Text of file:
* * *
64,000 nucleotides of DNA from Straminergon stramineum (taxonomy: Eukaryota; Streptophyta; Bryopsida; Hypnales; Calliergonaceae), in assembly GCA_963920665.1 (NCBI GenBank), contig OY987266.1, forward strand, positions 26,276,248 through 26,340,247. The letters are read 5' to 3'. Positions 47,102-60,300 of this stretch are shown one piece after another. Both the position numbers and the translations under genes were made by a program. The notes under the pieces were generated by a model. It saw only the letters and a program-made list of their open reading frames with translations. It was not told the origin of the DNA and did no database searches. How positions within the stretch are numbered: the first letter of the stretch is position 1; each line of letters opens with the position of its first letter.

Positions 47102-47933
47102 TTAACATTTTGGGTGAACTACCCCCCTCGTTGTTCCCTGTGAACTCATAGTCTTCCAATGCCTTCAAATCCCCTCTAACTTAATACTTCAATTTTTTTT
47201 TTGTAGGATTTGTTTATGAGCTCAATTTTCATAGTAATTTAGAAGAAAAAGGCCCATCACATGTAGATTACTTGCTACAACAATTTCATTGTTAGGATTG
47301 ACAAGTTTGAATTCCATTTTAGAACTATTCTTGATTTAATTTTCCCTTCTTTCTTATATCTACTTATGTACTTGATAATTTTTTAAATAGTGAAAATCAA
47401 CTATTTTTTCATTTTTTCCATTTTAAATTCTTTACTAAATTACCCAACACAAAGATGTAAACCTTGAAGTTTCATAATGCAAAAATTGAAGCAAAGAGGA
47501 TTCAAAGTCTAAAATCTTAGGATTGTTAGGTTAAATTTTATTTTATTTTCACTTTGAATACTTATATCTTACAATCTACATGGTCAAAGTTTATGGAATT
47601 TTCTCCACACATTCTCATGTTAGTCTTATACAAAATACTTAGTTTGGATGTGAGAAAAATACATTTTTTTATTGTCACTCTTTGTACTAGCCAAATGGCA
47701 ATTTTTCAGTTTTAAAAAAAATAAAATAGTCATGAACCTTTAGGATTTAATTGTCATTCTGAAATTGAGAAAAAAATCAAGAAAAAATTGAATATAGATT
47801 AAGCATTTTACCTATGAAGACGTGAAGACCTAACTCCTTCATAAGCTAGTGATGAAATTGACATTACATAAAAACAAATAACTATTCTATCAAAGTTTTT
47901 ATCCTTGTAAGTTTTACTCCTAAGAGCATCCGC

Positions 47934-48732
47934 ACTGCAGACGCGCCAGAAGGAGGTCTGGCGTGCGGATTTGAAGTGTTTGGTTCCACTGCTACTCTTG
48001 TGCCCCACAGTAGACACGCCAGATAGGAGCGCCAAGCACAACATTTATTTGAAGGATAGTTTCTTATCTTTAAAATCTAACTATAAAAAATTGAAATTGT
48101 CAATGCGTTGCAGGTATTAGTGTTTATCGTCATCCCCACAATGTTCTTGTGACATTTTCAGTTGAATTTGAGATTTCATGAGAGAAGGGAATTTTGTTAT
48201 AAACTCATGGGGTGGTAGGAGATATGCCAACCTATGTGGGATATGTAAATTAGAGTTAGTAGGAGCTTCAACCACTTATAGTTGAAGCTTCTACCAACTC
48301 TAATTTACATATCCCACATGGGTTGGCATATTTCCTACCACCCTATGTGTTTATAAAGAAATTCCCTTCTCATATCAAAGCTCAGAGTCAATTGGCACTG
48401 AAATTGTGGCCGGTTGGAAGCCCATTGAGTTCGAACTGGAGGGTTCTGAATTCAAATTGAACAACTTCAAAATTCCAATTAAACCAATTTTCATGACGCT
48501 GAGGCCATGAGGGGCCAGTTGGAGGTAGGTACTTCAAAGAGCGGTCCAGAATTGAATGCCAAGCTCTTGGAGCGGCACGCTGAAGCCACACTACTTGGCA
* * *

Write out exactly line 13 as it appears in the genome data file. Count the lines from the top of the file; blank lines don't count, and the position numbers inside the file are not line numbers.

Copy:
47934 ACTGCAGACGCGCCAGAAGGAGGTCTGGCGTGCGGATTTGAAGTGTTTGGTTCCACTGCTACTCTTG